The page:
The Dollar Crisis
A Blueprint To Help Rebuild The American Dream

By Ross Perot and U.S. Senator Paul Simon

THE SUMMIT PUBLISHING GROUP

Copyright © 1996 Ross Perot and Senator Paul Simon.All rights reserved.
ISBN: 1-56530-217-6



Chapter One


The Zloty and the American Dream

Not too many centuries ago, people purchasedcommodities primarily with othercommodities. For example, a bottle of wineMight have bought a bushel of wheat. A personwho knew how to make a table and chairs outof a log could barter those items for food or clothing.Nations traded with other nations in much thesame way. Gradually, gold, diamonds, and otherprecious stones and rare metals became a moreconvenient way of acquiring goods from othernations or from merchants in faraway ports.

Eventually, national currencies were developed.Coins were used early on, and later paper becameaccepted. Today, a check is a form of currency.When you write the check, you do it with theunderstanding that your "faith and credit" back it.A system based on trust works well as long aseveryone is honest. However, people quickly loseconfidence in someone who writes checks that arenot worth any more than the paper on which theyare printed. Eventually, they will refuse to deal withthose who don't make good on their IOUs.

The same is true on a global basis. Nations issuepaper currency with different names: dollar, yen,deutsche mark, pound, franc, lire, and many others.Those pieces of paper, like your check, carrythe implied promise that they have the "full faithand credit" of a particular country. As with a badcheck, people and nations gradually lose confidencein any country whose currency does notmaintain its value.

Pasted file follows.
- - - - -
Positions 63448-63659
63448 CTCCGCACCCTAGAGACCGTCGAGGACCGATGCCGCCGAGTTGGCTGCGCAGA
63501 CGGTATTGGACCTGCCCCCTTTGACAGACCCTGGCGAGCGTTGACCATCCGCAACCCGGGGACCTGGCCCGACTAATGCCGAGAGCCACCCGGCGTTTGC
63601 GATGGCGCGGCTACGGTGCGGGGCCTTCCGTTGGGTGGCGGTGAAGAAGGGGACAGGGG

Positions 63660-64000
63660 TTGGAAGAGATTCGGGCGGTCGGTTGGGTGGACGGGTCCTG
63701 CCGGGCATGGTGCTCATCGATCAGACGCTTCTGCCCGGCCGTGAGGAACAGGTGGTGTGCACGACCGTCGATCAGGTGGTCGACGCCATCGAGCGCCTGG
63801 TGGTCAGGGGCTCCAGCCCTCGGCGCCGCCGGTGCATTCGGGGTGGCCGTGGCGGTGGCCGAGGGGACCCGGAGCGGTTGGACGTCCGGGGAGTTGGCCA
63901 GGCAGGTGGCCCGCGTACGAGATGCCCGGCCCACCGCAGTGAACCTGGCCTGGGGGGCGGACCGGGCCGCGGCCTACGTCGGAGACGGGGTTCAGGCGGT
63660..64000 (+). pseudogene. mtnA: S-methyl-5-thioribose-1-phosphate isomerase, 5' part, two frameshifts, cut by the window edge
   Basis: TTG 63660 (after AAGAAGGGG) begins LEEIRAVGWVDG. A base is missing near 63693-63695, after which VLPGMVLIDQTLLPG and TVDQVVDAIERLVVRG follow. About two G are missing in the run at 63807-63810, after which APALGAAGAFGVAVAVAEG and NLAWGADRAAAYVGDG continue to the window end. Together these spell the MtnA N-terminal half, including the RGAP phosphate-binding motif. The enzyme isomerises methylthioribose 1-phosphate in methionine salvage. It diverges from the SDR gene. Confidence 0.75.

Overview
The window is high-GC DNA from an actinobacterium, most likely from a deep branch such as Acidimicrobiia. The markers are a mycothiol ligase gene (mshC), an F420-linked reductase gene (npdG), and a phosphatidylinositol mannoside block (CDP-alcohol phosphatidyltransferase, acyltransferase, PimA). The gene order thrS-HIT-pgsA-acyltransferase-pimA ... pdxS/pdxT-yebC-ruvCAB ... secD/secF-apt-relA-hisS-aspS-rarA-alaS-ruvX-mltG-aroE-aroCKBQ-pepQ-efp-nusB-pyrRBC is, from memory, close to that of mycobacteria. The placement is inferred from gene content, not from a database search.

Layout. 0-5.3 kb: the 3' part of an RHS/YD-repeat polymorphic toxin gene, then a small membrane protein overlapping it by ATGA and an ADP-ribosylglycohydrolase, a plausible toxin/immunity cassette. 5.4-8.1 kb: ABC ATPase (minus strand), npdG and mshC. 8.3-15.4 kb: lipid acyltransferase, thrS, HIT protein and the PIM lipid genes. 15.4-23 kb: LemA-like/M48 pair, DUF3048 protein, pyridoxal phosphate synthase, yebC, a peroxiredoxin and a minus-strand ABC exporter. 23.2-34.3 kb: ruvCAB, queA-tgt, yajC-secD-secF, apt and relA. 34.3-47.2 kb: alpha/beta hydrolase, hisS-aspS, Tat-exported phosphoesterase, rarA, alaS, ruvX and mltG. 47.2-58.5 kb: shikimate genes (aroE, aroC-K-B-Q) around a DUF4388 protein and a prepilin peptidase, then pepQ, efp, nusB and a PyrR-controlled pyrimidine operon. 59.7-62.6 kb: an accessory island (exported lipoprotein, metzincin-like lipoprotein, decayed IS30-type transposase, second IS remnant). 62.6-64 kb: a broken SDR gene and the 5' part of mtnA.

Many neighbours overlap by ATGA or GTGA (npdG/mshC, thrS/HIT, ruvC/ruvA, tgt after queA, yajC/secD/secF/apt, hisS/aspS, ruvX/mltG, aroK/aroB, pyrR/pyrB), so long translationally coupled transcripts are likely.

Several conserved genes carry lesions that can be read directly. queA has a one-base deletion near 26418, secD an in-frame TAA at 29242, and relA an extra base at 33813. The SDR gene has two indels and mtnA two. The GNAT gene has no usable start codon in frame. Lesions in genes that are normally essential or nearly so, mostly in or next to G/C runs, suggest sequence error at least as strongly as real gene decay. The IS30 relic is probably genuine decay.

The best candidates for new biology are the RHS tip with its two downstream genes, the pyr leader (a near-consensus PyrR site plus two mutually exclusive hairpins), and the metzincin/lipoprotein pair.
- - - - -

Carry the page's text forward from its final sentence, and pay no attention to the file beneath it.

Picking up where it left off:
Most trade within a nation and between nationsis done with currency, or it is at least designated incurrency terms. In America, farmers sell their foodproducts for dollars, as do car dealers, pharmacists,and computer software developers. When trade isconducted with another nation, it is done with theexplicit understanding that the purchaser will payin a specified currency. Sometimes there is anagreement that if the designated currency depreciatesin value between the date the contract issigned and the date of payment, an adjustment willbe made.

A currency is described as stable when it isdependable, constant, and trustworthy. Stablecurrencies help facilitate world trade. Unstablecurrencies hinder trade between countries byintroducing uncertainty into a transaction that isprobably already complicated by its internationalsetting. Business transactions across national borderstotal almost a trillion dollars a day, andbecause of the stability of the currencies used, thosetransactions can be consummated in seconds.